Green terms are widely used in property marketing these days, and buyers would be forgiven for getting confused. Carbon-neutral and net zero are broadly interchangeable. (Passivhaus-certified homes aim to achieve next to zero energy consumption too.) Zero carbon is different, though; it’s where no carbon emissions are produced at all — by using wind or solar power, for example, though arguably no technology is entirely zero carbon because they still emit carbon during their installation.
As commendable as developers’ green initiatives may be, they have been “pretty mixed”, says Charlie McCurdy, economist at the Resolution Foundation, a think-tank. “Instead, big changes are driven by policy carrots or regulatory sticks. Even with the property industry’s best efforts, they’re highly unlikely to be able to meet the scale and pace of change needed without significant government investment and intervention.”
Ben Ridley, director at Architecture for London, says buyers needn’t get bogged down in the semantic nitty-gritty. “Whether a development is net zero or Passivhaus-certified is perhaps not relevant. There would be little to choose between them. Both these standards are very challenging and highly commendable, if it can be demonstrated they have been reached.”
But while environmental guilt and rising energy costs are fuelling interest among buyers for sustainable living, are they prepared to pay a premium for it?
Of high net worth individuals polled recently by Knight Frank, 82 per cent said that, for a future home purchase, energy efficiency would be a more important consideration than it had been a year before. Eighteen per cent of respondents said they were prepared to pay more for a “greener home”.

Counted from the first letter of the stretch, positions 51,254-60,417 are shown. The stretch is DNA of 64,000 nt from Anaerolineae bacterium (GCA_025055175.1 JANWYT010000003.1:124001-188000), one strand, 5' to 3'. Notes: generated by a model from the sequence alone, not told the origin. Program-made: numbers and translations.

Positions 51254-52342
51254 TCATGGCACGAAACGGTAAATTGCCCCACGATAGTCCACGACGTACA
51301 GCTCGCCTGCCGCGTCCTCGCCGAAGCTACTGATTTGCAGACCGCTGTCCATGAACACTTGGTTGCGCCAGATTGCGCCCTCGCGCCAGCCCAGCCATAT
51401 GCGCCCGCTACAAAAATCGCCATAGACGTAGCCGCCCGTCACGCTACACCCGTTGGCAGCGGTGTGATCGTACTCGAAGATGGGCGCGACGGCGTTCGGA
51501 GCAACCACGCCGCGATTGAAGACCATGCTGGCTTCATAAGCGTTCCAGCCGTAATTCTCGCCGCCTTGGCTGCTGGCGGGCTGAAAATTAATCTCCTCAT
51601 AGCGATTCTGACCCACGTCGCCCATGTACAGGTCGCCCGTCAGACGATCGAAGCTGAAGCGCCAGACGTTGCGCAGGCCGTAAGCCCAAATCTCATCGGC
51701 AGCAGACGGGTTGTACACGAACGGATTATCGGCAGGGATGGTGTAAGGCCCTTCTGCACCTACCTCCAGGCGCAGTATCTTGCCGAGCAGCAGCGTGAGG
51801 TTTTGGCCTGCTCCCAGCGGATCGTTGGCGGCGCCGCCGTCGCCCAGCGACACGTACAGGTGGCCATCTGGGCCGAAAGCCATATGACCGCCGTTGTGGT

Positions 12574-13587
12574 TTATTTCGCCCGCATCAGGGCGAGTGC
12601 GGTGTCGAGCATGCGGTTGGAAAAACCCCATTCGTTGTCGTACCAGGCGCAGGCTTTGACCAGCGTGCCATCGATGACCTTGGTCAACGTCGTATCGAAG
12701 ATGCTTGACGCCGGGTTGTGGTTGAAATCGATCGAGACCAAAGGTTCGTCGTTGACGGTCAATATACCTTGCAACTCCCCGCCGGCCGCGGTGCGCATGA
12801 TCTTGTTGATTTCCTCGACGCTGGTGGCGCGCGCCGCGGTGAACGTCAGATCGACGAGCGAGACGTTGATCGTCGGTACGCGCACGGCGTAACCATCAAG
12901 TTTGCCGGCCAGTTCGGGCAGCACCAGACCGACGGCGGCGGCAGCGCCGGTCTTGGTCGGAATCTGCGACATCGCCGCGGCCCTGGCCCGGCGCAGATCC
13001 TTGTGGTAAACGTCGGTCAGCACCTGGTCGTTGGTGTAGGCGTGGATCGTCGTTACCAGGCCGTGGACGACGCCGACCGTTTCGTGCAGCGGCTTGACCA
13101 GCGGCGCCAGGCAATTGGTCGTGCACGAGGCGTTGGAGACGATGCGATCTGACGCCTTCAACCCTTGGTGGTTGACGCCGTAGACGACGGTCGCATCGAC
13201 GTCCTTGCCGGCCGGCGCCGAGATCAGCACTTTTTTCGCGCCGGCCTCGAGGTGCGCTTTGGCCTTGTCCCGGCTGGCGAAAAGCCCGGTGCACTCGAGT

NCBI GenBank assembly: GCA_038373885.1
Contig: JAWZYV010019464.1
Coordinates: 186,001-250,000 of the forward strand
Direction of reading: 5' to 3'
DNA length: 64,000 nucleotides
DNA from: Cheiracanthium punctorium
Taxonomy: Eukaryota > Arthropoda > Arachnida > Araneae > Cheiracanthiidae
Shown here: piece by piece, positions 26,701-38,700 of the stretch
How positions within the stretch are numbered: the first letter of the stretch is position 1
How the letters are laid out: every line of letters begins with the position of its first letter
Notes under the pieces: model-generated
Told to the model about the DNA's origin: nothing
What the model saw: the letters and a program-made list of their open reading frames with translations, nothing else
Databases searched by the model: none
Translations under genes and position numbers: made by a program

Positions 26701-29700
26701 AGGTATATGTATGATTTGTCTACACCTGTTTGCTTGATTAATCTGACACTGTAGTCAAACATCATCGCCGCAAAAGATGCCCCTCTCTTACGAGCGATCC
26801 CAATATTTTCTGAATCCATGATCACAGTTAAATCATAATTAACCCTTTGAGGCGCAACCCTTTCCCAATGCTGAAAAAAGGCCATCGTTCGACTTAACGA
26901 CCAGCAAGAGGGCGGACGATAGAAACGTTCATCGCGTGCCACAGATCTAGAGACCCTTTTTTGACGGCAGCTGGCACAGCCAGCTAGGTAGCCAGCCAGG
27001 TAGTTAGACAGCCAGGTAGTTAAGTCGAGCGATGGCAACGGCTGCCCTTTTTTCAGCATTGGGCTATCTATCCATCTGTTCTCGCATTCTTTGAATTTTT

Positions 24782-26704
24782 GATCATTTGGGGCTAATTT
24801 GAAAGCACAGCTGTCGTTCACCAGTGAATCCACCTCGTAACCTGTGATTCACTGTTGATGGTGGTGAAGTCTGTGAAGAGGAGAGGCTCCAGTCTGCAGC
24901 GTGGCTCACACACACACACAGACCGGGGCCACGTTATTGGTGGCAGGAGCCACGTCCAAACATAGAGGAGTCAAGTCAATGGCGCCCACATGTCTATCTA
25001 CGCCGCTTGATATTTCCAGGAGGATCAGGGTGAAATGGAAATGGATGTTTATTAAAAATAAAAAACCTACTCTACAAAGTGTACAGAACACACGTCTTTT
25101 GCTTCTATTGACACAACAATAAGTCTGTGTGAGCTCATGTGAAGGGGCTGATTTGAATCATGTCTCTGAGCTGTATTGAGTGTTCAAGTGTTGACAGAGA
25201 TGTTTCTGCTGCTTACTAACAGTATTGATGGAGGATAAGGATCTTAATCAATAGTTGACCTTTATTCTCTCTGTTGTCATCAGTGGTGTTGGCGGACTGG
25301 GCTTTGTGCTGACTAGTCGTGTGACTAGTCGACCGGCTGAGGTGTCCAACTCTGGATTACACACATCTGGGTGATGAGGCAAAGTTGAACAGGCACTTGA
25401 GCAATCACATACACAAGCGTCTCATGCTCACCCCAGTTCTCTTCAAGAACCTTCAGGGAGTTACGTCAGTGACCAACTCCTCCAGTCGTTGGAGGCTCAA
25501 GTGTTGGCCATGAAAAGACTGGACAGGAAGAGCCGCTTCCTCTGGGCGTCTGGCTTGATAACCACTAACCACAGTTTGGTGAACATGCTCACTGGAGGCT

In the mid-market, buyers are willing to pay a higher price “where developers can demonstrate that the initial purchase price can reduce operation costs such as utility bills over time”, says Matt Barrington, the London director of global construction consultant MGAC.
For affluent homeowners, the image of sustainability matters. “Two-thirds of our buyers say it’s important that their next home is environmentally friendly,” says Keir Waddell, Strutt & Parker’s head of new home sales. “Sustainable features carry a certain cachet at the top end of the market.” For the super-rich, such features can come with a touch of bling, such as the Tesla Powerwall, a rechargeable battery that developer Octagon Bespoke has installed in a new £8mn house in north London.